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Natural Entrepreneur: Isa Wang, BFA '11

Portrait of Isa Wang in black and white standing in front of shelves of pronoun pins

“From the time I got my first computer I was selling things online,” said Isa Wang, BFA ‘11. He and his partner, Vincent Frano (who holds a certificate in Illustration from SMFA), co-own Small Victories, a studio selling plantable greeting cards, original prints, pronoun badges, and accessories that promote sustainability, equity, and inclusion. 

Whether it’s the luna moth, lavender, the morel mushroom, or the Northern saw-whet owl, Small Victories’ illustrations could just as easily be found in the sketches dappling 19th century naturalists’ journals. 

Of all their design projects, Wang is proudest of the studio’s latest design, Mix + Match, a polished enamel badge that allows users to select two tiles for self-expression, each with a different pronoun and color scheme. The tiles are backed with magnets to give users the freedom to move them around in the order that best represents unique personal pronoun choices. 

The badges show support for gender-diverse individuals and prevent painful incidents of individuals’ pronouns being misused or ignored. 

Originally The Bower Studio, Wang launched the company with Frano in his last semester at SMFA in 2011. Their store was initially based on Etsy, the online maker marketplace. Elements of the BFA program helped set Wang up for success: 

“The Sidewalk Sale my senior year was the first time I ever set up a table and sold things,” he said. “That’s all I’ve done since then too—just on a larger scale. It started on that sidewalk and then moved on to craft fairs, expos, and trade shows.” 

For his Senior Review Board, Wang built a storefront inside SMFA. Pushing boundaries and prompting debate was the point. 

“From the beginning I understood that not everyone was going to get that there was a space between fine art and commerce, but that’s always been the space I’ve tried to inhabit,” he said. 

After graduating, Wang took a studio assistant job at Patch NYC, an accessories studio in Boston. “That job really gave me a model for what I wanted to do,” he said. The owners, a couple, design together and sell their products to wholesale retailers as well as individual customers. 

Wang left the role when he and Frano won their first big order from mega-chain Urban Outfitters. At that time, they were selling custom-molded glycerin soaps in unusual shapes like crystals, bird skulls, and nautical knots. Wang said, “I had first learned how to make soap molds at SMFA where I cast in different metals during a work study position in the small metals studio. My technique with soap was exactly the same.”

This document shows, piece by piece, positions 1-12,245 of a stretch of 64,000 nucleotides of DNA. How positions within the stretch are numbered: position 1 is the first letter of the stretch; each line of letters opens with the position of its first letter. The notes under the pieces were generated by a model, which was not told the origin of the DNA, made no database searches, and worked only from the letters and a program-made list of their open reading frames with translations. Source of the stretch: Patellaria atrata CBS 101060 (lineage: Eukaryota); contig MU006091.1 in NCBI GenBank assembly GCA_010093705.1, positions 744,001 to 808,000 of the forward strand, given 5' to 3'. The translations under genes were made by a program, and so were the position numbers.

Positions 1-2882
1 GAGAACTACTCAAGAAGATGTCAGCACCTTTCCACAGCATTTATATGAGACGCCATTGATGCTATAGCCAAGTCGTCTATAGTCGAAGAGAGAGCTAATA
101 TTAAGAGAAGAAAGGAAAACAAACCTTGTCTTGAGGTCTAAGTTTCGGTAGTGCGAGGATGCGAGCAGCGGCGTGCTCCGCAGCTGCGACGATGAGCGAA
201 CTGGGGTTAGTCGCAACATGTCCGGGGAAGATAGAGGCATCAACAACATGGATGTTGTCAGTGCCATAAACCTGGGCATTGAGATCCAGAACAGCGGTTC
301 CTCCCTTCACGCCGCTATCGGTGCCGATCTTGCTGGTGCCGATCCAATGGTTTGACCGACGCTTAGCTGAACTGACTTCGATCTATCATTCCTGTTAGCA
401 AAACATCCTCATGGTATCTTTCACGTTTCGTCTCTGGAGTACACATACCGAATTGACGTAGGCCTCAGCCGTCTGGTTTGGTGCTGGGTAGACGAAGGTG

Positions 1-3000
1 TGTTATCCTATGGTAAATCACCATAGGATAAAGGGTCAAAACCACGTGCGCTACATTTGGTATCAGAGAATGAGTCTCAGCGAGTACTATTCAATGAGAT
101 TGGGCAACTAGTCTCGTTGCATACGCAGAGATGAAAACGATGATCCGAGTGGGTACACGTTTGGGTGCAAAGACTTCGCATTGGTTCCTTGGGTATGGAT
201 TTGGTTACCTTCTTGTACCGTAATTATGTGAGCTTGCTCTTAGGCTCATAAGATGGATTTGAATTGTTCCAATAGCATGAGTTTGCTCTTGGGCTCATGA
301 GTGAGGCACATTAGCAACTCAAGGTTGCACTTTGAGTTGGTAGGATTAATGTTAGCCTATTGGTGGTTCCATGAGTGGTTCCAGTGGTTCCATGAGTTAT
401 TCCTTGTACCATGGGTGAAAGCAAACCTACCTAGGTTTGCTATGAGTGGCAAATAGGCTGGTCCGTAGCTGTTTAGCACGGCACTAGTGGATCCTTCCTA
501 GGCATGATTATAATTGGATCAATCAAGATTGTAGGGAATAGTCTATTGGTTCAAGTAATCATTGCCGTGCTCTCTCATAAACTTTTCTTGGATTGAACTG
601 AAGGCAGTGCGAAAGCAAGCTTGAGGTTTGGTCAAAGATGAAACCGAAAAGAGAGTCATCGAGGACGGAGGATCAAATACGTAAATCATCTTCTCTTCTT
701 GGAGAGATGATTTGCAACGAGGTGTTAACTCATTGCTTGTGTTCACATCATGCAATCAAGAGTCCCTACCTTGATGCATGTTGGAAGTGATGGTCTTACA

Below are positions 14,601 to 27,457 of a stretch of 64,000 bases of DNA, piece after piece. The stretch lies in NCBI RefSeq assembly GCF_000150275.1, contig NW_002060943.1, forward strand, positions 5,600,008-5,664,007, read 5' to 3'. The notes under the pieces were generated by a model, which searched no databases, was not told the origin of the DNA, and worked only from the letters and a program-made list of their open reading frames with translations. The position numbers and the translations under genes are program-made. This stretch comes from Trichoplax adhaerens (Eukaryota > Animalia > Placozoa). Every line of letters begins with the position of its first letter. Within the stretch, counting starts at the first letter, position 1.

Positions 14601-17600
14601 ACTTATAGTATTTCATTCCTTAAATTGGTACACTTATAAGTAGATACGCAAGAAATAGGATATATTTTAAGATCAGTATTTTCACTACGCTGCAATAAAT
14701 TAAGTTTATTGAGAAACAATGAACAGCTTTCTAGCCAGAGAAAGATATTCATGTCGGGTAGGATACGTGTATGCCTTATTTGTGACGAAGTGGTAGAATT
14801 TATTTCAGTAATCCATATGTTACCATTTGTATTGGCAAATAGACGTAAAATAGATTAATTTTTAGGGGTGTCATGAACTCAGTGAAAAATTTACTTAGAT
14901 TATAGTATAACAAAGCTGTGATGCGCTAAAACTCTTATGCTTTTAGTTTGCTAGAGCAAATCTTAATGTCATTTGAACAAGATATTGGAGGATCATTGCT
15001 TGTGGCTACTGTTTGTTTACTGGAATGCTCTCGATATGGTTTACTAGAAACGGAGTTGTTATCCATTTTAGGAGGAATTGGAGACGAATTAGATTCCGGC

Their tiny apartment kitchen was comically overtaken by soapmaking to the point that there was no space left for cooking. 

Around the same time, at a networking event hosted by Etsy, designer Michele Varian offered some  advice that still influences the way Wang runs Small Victories today.  Picking up a crystal soap nestled in layers of non-recyclable plastic she observed, “This is so beautiful and it’s nature-inspired. I just wish the packaging reflected that.” 

From that moment on, Wang made a commitment. Nature couldn’t just be the theme of his products—it had to be incorporated holistically into every facet of the business. 

Conversations about what happens after a customer purchases a greeting card made him reflect even further on each product’s life cycle. Instead of ending up in a recycling bin, Small Victories cards are planted when they’re done being read. With a little soil and water, they soon give rise to snapdragons, Black-eyed Susans, and other wildflowers with environmental benefits. 

Wang views the greeting cards as prints that make fine art accessible to those who might not be able to afford an original signed work from a gallery. 

As Small Victories has scaled, he  has organically moved into an operations and creative direction role, while Frano leans into illustration. Though they haven’t yet re-opened the retail space they ran before Covid, Small Victories is growing. 

Their company is now based in Eastworks, a former mill in Western Massachusetts converted into studio spaces for creatives. Everyone on the team is also an artist or a maker. Working hours are flexible to allow for the simultaneous pursuit of an independent practice—and that includes Wang too. After SMFA, he went on to get an MFA from the School of Visual Arts in New York. 

Wang is the son of Taiwanese textile designers who migrated to Redding, Connecticut. His high school was 98% white. “My aesthetic is based in New England but I’m trying to claim some ownership. I’ve been made to feel like a foreigner my whole life,” he said a little sadly. Projects like Disparate Fields, a 2022 series of graphite on paper, grapples with identity and belonging. 

His definition of being an entrepreneur involves being able to make a living doing something that he loves with enough time to also commit to his studio practice. 

“Starting a brand is even easier these days thanks to e-commerce,” he said. “I’m hoping that more SMFA students and alumni will read my story and realize that this is a path they can create for themselves too.”

Header image courtesy of Isa Wang. Credit: TDM Photography.

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